Now if you agree that God created us (and I don't), why would he be so interested in us? We are puny, potentially non-existent life forms that are one of probably many others sprinkled across the Cosmos. Why would a God, a superhuman being who supposedly created the Universe, torture those of us who don't believe in him for an eternity? Is this some sort of sick test? If you had some children who didn't look up to you, would you torture them for eternity (and I emphasize eternity) and put them through unimaginable agony?

"He that believeth and is baptized shall be saved; but he that believeth not shall be damned. " Mark 16:16

According to Jesus, only a few will be saved; the vast majority will suffer eternally in hell where "there shall be weeping and gnashing of teeth." Luke 13:23-30

"He that believeth on him is not condemned: but he that believeth not is condemned already, because he hath not believed in the name of the only begotten Son of God." John 3:18 ---> Those who don't believe in God are condemned to hell.

"He that believeth on the Son hath everlasting life: and he that believeth not the Son shall not see life; but the wrath of God abideth on him." John 3:36 ---> Those who do not believe in Jesus will feel the wrath of God.

"And likewise also the men, leaving the natural use of the woman, burned in their lust one toward another; men with men working that which is unseemly, and receiving in themselves that recompence of their error which was meet." Paul 1:27
This verse shows intolerance towards homosexuals.

All of these are part of the New Testament, and so are these:
How does a God like that get so offended when people don't believe in him or when people insult him? You know that arguing with an idiot will get you nowhere, so why would God who is supposedly infinite in knowledge bring all that hate on us, a species that knows very little and is only trying to learn more about the universe that we inhabit. Why such a hateful God?

As for my last question, do you think God is a good hypothesis for the origins of the universe?


Hi again FieldTheory, thanks, I will enjoy my vacation.
I thought I did debunk your morals argument, but If not I will try again. Moral Values: Morality is the differentiation of intentions, decisions, and actions between those that are "good" and those that are "bad". The philosophy of morality is ethics.
I take it from your theory on how morals came to be you don't believe in moral absolutes? Example: It is ok to murder if this person is a really "bad" person. Without God, there is no definite "good" and no definite "bad". And a world like that is a scary thing. In your argument against morals, you said that if a person stabbed someone, he would stop if the other person stabbed him back. The point I was trying to prove was, this fairly makes sense for something such as hurting someone else and them hurting you back, but how do you know things that have never happened to you are wrong? Is it wrong to lie? Is it wrong to steal? Yes? No? Sometimes? Everyone if they were being honest would answer yes, because God has coded that into your mind. The definitions of right and wrong.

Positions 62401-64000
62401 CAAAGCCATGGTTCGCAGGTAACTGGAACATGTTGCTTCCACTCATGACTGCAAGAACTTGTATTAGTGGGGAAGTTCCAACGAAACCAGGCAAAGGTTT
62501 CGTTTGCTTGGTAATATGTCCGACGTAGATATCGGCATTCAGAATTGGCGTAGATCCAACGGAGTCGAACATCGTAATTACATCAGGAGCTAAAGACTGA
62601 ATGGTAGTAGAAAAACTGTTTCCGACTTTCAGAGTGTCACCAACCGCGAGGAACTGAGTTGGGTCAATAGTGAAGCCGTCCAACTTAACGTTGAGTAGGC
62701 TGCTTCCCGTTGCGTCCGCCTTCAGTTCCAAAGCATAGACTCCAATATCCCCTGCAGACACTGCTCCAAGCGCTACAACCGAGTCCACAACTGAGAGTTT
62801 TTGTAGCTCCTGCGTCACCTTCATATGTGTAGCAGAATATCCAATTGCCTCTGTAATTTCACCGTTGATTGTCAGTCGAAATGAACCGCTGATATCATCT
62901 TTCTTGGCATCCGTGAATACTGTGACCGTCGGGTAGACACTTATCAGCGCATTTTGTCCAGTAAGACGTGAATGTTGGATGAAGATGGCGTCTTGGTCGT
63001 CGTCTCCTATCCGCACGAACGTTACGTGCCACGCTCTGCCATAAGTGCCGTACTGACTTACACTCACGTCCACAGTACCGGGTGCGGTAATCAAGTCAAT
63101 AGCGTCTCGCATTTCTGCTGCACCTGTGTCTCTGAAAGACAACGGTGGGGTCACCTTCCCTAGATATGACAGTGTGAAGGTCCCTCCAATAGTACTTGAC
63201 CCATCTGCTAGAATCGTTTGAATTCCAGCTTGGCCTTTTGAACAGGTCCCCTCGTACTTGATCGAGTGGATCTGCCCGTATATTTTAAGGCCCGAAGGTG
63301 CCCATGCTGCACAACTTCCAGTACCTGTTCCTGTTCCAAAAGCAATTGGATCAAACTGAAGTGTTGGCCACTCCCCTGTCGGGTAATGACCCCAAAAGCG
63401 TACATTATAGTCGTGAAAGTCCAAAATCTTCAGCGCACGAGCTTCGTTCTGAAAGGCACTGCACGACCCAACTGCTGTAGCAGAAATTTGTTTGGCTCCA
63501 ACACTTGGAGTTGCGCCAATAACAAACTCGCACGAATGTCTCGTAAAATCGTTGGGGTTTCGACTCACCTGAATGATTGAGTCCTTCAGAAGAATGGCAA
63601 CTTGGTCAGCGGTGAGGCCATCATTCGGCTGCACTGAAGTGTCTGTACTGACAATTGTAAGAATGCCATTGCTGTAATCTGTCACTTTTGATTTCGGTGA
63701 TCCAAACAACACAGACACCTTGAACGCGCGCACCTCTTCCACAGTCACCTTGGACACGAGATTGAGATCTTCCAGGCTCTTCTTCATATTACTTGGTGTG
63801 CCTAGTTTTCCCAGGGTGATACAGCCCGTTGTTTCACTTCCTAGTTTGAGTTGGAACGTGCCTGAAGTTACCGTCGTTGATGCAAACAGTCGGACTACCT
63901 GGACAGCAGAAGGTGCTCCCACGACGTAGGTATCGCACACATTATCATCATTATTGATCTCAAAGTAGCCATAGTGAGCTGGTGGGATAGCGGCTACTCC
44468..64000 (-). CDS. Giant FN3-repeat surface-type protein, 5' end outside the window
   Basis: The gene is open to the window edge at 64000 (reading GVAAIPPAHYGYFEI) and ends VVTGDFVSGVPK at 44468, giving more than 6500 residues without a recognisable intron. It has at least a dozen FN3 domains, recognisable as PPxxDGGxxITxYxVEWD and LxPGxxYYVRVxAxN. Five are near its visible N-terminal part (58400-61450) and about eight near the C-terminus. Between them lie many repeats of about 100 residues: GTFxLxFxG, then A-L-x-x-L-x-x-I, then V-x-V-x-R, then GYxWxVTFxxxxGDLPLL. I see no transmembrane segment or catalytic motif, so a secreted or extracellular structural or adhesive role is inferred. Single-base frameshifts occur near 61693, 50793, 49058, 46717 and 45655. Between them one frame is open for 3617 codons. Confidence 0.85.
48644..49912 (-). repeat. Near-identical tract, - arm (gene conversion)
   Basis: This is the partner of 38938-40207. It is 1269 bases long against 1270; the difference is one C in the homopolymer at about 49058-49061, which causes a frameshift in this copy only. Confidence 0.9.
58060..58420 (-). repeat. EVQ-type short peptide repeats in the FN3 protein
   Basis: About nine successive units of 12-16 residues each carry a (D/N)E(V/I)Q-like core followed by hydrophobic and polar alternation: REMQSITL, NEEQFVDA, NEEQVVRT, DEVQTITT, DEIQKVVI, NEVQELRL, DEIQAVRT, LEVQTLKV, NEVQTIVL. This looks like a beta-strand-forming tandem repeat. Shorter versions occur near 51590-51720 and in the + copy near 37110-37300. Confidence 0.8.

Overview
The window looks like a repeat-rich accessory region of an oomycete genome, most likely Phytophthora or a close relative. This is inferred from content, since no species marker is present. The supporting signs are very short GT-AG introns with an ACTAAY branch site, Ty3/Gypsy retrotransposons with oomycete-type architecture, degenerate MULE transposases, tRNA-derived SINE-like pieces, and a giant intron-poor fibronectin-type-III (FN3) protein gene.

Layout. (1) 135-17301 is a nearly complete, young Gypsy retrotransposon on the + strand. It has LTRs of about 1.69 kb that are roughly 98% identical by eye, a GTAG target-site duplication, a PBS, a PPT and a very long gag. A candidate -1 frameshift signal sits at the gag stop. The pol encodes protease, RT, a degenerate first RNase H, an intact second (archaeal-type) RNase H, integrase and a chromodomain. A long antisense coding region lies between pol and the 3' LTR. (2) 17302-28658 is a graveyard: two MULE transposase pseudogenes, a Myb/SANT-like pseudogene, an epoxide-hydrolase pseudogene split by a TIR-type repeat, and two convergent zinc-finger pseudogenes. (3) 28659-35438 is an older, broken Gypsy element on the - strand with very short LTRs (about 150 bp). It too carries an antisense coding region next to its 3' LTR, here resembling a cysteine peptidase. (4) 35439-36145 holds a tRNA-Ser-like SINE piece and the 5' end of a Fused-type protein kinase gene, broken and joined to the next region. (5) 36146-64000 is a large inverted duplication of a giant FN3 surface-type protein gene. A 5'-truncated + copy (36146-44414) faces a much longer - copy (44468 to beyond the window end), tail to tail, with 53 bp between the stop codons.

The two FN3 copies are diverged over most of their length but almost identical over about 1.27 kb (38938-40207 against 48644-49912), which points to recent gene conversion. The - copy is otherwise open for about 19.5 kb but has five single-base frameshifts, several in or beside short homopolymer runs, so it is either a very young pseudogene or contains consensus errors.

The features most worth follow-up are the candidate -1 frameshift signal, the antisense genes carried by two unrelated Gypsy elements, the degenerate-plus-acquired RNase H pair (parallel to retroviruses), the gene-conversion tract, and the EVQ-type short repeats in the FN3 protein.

Your next argument I believe you are bringing over our other debate into this one. However, here are some nice links for you to look at. Plus, see our other debate on how it is logically and scientifically impossible for the earth and universe to be Billions of years old. Thus saying this, I will not go into detail about this here. Post on our other debate if you want, I will answer there.

Your last argument - Ethics:
Why would God be interested in us? He made us to be a friend for Him. He is interested because He made us. If you made something, wouldn't you spend time to take care of it? You said that there may be other life forms in the Cosmos. I don't believe there is but if so, God is omnipresent, He can be everywhere doing more than one thing. So it is not like He could just be loving us, although according to the Bible man is God's special creation, above everything else God made. Another point you made is why does God send people to hell? It is because you violated His perfect law (He made very clear what His rules were), and therefore must face a penalty. God is your judge. And would a good judge in a court of law be able to just let your sins go? Someone would have to pay the penalty. But because God loves us so much, He sent His son to die for us, so that if we accept Him, He will take our penalty. Look at it this way. You murderer, and the judge is about to sentence you to the death penalty, and the judge's son stands up and says "I will take his penalty. If he accepts it." Wouldn't you accept it? And your eternity is far more valuable than your life.
Debate Round No. 2


FieldTheory forfeited this round.


Am I to assume That I have won the debate sense you have forfeited?
Debate Round No. 3
1 comment has been posted on this debate.
Posted by POPOO5560 7 years ago
Fieldtheory well if you realily want to find a good reasons evidence of God, here good lecture...
its talking about things like - God & the beginning of the universe through empiricism and rationalism.